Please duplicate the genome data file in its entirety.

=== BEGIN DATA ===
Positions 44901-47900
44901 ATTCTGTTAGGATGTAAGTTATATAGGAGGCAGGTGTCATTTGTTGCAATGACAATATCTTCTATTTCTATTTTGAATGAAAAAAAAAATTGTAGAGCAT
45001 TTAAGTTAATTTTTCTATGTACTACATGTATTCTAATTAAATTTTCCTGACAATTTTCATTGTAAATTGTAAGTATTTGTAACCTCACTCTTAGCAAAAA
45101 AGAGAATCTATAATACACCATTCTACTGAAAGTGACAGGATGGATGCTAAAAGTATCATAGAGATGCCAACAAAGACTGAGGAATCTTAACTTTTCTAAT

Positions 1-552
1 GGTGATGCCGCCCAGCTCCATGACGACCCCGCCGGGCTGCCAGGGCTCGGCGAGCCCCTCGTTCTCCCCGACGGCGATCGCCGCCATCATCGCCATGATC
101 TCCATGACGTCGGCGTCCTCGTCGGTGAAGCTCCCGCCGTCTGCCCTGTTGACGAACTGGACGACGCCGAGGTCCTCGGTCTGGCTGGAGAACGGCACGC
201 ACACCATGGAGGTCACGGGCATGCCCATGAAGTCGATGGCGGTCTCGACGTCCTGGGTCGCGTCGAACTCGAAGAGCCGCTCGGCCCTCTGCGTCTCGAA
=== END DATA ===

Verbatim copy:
Positions 44901-47900
44901 ATTCTGTTAGGATGTAAGTTATATAGGAGGCAGGTGTCATTTGTTGCAATGACAATATCTTCTATTTCTATTTTGAATGAAAAAAAAAATTGTAGAGCAT
45001 TTAAGTTAATTTTTCTATGTACTACATGTATTCTAATTAAATTTTCCTGACAATTTTCATTGTAAATTGTAAGTATTTGTAACCTCACTCTTAGCAAAAA
45101 AGAGAATCTATAATACACCATTCTACTGAAAGTGACAGGATGGATGCTAAAAGTATCATAGAGATGCCAACAAAGACTGAGGAATCTTAACTTTTCTAAT

Positions 1-552
1 GGTGATGCCGCCCAGCTCCATGACGACCCCGCCGGGCTGCCAGGGCTCGGCGAGCCCCTCGTTCTCCCCGACGGCGATCGCCGCCATCATCGCCATGATC
101 TCCATGACGTCGGCGTCCTCGTCGGTGAAGCTCCCGCCGTCTGCCCTGTTGACGAACTGGACGACGCCGAGGTCCTCGGTCTGGCTGGAGAACGGCACGC
201 ACACCATGGAGGTCACGGGCATGCCCATGAAGTCGATGGCGGTCTCGACGTCCTGGGTCGCGTCGAACTCGAAGAGCCGCTCGGCCCTCTGCGTCTCGAA